DETROIT ― When Abdul El-Sayed unpacks the lessons of the 2016 election for Michigan, he likes to talk about his Uncle Rick.
Rick, his stepmother’s brother and a resident of rural Gratiot County, voted for Barack Obama twice, and then opted for Donald Trump in 2016. The uncle, a career truck driver, lost his trucking business during the 2008 financial crisis. He thought Trump expressed more urgency about the economic challenges facing people like him than Hillary Clinton did, according to El-Sayed.
Learning that his uncle had voted for a man who has demonized and discriminated against Muslims led to “a bit of an awkward conversation,” El-Sayed recalled in an interview with HuffPost on a Sunday morning last month.
But Rick was not motivated by hatred, El-Sayed maintained.
“He is somebody that the economy that has been dominated by these corporations has forgotten ― and he voted for Donald Trump,” El-Sayed continued.
El-Sayed, 33, the former Detroit health director, is running an uphill battle for Michigan’s Democratic gubernatorial nomination in Tuesday’s primary. If he defies the odds and defeats both former state Senate Democratic Leader Gretchen Whitmer and businessman Shri Thanedar, he would be the first Muslim gubernatorial nominee for a major party in American history.
“If we’re able to empower those people to find common cause, that’s where we start to actually move stuff in our democracy.”
If El-Sayed had stopped the story about his uncle there it might be easy for skeptics to dismiss him as yet another class reductionist, nostalgic for the days when white men made up a bigger part of the Democratic base and unwilling to acknowledge the gritty realities of structural racism in the American political fabric.
But El-Sayed took his pitch a step further, arguing, much as Jesse Jackson did in his presidential runs, that it is possible to unite an interracial coalition of low-income and working-class people based on shared recognition of one another’s suffering. It is a theory that does not discount the overbearing power of “white privilege” and the uniqueness of the black American experience, but one that seeks to build solidarity based on mutual empathy.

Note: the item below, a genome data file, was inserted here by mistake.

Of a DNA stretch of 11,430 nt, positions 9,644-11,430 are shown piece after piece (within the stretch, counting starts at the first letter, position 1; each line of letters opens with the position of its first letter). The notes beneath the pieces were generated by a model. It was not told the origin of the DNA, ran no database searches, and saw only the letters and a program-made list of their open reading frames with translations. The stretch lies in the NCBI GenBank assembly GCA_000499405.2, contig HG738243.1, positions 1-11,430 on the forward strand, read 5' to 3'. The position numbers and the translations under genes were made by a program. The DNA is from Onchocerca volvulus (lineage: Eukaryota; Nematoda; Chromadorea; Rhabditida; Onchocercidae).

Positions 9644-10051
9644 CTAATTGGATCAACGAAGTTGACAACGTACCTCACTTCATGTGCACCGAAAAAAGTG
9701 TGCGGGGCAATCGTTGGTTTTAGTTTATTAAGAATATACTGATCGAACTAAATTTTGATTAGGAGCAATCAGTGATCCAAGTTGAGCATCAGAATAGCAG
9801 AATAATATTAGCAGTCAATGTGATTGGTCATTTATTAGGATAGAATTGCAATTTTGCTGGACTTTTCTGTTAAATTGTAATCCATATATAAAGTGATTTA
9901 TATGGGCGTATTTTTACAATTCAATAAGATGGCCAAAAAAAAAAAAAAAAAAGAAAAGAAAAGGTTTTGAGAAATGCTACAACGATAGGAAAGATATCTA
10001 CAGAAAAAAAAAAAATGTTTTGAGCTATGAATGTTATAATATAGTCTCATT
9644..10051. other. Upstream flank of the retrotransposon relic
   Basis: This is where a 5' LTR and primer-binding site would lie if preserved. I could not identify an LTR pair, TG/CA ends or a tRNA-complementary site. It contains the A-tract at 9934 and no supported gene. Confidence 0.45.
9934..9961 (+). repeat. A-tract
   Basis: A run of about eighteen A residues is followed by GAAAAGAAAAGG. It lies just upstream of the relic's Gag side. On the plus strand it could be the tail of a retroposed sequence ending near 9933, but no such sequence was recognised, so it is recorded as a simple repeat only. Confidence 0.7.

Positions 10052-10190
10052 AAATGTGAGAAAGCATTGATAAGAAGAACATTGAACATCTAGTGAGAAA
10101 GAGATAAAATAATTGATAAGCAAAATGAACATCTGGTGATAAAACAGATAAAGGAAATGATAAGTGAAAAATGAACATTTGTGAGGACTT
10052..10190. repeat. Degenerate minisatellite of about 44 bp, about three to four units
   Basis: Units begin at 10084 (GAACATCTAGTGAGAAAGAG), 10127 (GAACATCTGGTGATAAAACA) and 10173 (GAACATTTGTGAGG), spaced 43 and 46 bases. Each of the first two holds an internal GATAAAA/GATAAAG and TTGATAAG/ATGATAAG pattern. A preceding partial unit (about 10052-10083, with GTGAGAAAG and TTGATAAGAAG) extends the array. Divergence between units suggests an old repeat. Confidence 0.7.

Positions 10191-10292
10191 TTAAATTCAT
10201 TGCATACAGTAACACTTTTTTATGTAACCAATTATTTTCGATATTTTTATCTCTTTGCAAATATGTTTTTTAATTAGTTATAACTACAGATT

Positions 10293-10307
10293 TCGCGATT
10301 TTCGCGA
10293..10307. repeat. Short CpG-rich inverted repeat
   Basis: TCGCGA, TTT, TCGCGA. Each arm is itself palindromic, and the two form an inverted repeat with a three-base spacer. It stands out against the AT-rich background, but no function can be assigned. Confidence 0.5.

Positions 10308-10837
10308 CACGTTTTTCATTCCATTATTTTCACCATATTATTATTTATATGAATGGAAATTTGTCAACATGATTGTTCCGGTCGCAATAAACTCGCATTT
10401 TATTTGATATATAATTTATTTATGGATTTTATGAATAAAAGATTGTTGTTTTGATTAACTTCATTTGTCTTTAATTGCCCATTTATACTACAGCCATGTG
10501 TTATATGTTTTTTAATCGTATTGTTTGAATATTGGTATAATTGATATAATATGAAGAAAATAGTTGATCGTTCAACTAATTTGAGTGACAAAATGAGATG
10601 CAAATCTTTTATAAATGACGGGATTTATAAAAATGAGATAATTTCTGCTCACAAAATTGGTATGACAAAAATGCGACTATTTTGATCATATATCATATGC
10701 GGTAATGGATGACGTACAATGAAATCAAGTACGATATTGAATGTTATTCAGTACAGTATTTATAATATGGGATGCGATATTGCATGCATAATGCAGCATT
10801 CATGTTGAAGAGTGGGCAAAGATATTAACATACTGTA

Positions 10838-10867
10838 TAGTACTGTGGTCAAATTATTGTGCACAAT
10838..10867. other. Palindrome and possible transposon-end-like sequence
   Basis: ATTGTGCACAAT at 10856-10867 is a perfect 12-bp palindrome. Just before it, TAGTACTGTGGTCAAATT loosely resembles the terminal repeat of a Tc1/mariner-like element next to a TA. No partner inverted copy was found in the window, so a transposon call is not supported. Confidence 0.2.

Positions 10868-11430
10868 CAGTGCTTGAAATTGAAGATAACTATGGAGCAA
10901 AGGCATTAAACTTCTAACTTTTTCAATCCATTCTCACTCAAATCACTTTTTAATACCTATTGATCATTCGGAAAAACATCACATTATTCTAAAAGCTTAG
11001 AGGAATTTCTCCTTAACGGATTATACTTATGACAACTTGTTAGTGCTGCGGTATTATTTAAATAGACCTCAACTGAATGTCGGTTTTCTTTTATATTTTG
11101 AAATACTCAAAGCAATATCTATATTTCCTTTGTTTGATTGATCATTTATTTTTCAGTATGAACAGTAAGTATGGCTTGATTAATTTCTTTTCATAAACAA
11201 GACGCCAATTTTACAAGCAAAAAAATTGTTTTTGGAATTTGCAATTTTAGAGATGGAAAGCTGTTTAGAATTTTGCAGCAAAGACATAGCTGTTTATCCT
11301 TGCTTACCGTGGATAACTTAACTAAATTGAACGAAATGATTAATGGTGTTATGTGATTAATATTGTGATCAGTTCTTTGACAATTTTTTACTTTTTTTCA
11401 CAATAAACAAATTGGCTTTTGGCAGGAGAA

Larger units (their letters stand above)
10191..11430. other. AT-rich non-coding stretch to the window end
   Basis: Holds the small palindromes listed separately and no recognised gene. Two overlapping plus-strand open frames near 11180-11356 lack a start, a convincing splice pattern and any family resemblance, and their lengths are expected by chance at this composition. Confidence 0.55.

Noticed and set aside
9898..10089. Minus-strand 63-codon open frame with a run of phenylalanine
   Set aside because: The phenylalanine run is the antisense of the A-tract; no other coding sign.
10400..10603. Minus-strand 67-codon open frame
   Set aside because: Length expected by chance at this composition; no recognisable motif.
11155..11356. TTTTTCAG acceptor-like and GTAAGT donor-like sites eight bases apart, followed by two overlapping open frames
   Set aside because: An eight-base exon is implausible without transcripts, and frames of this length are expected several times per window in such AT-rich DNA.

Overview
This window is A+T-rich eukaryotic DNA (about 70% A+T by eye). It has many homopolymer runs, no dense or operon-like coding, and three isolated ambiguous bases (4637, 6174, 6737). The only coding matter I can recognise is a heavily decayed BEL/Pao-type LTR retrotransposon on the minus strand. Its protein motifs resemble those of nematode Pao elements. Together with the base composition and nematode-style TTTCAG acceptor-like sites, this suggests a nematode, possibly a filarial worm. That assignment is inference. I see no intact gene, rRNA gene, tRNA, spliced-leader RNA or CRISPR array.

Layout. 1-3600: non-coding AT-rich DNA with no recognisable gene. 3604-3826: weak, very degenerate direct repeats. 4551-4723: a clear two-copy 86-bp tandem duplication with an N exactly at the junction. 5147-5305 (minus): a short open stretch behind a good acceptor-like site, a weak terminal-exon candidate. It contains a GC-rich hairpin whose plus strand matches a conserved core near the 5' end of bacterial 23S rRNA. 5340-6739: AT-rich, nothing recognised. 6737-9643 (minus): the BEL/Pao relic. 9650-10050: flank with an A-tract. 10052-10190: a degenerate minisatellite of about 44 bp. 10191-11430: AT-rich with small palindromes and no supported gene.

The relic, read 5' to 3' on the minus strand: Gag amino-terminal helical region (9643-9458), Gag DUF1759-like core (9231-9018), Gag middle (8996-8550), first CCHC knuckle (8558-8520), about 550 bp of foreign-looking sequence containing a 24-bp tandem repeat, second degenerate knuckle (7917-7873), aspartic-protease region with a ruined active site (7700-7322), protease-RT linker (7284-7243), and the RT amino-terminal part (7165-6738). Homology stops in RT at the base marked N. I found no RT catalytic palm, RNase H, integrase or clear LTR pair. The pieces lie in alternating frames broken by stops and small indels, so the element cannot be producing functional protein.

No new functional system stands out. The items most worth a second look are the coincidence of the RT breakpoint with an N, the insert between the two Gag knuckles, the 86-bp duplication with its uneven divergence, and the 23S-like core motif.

Speaking about the largely rural group of economically marginalized white voters in Michigan and the largely urban, politically neglected black voters from a range of financial backgrounds, El-Sayed lamented, “Never the twain shall meet. They never talk to each other.”
“If we’re able to empower those people to find common cause, that’s where we start to actually move stuff in our democracy,” he said.
Racial Justice, Economic Populism, Last-Minute Momentum
The long-heralded dream of an interracial, working-class movement for social justice dates at least as far back as Martin Luther King Jr.’s Poor People’s Campaign, but it has proven far harder to forge in practice.
What El-Sayed, a trained physician, brings to the cause that say, a Sen. Bernie Sanders (I-Vt.) might lack, is the ability to speak from the perspective of a person of color, raised in an upper-middle class home, who nonetheless experienced routine discrimination for his skin color and his faith.
After the Sept. 11, 2001, terror attacks, his teammates on a suburban Detroit high school football team bullied him relentlessly for a supposed association with the perpetrators. He winces recalling how a police officer, who found him and his friends playing basketball after hours in a predominantly white neighborhood, clubbed him with a pepper spray bottle and demanded to know what he was doing there.
“I know what it’s like to be forgotten in political conversations,” El-Sayed said, referring to his experience as a Muslim and brown-skinned son of Egyptian immigrants.
“I know what it’s like to be forgotten in political conversations.”
On paper then, El-Sayed seems like exactly the kind of economic populist and racial justice advocate that Michigan Democrats need to take back power.
After all, voters in the Great Lakes State, once the heart of the labor movement and the New Deal coalition, delivered an upset win for Sanders in the 2016 presidential primary before surprisingly going for Trump in the general election.
If there is one person capable of winning back the white Obama-Trump voters like El-Sayed’s uncle, and exciting the millennials and black voters in Detroit who stayed home in 2016, surely it’s El-Sayed.
El-Sayed even has a knack for code-switching that many of his ideological fellow travelers lack ― toggling comfortably between the techno-speak of a policy wonk and the soaring rhetoric of a populist firebrand. Under the direction of policy chief Rhiana Gunn-Wright, his campaign has drafted some of the nation’s most detailed plans for single-payer health care, public broadband, a green energy economy, and tuition-free college for most state residents.
But for all of El-Sayed’s strengths, including the acclaim for reviving Detroit’s moribund health department, he has struggled to break through in public polls. An NBC News survey conducted in late July had El-Sayed in third place, with 22 percent of the vote to Whitmer’s 31 percent and Thanedar’s 27 percent.
El-Sayed has experienced a burst of last-minute momentum. He secured the endorsements of Flint-born filmmaker Michael Moore, Sanders, and Alexandria Ocasio-Cortez. Sanders and Ocasio-Cortez held packed rallies in the last two weekends of his campaign.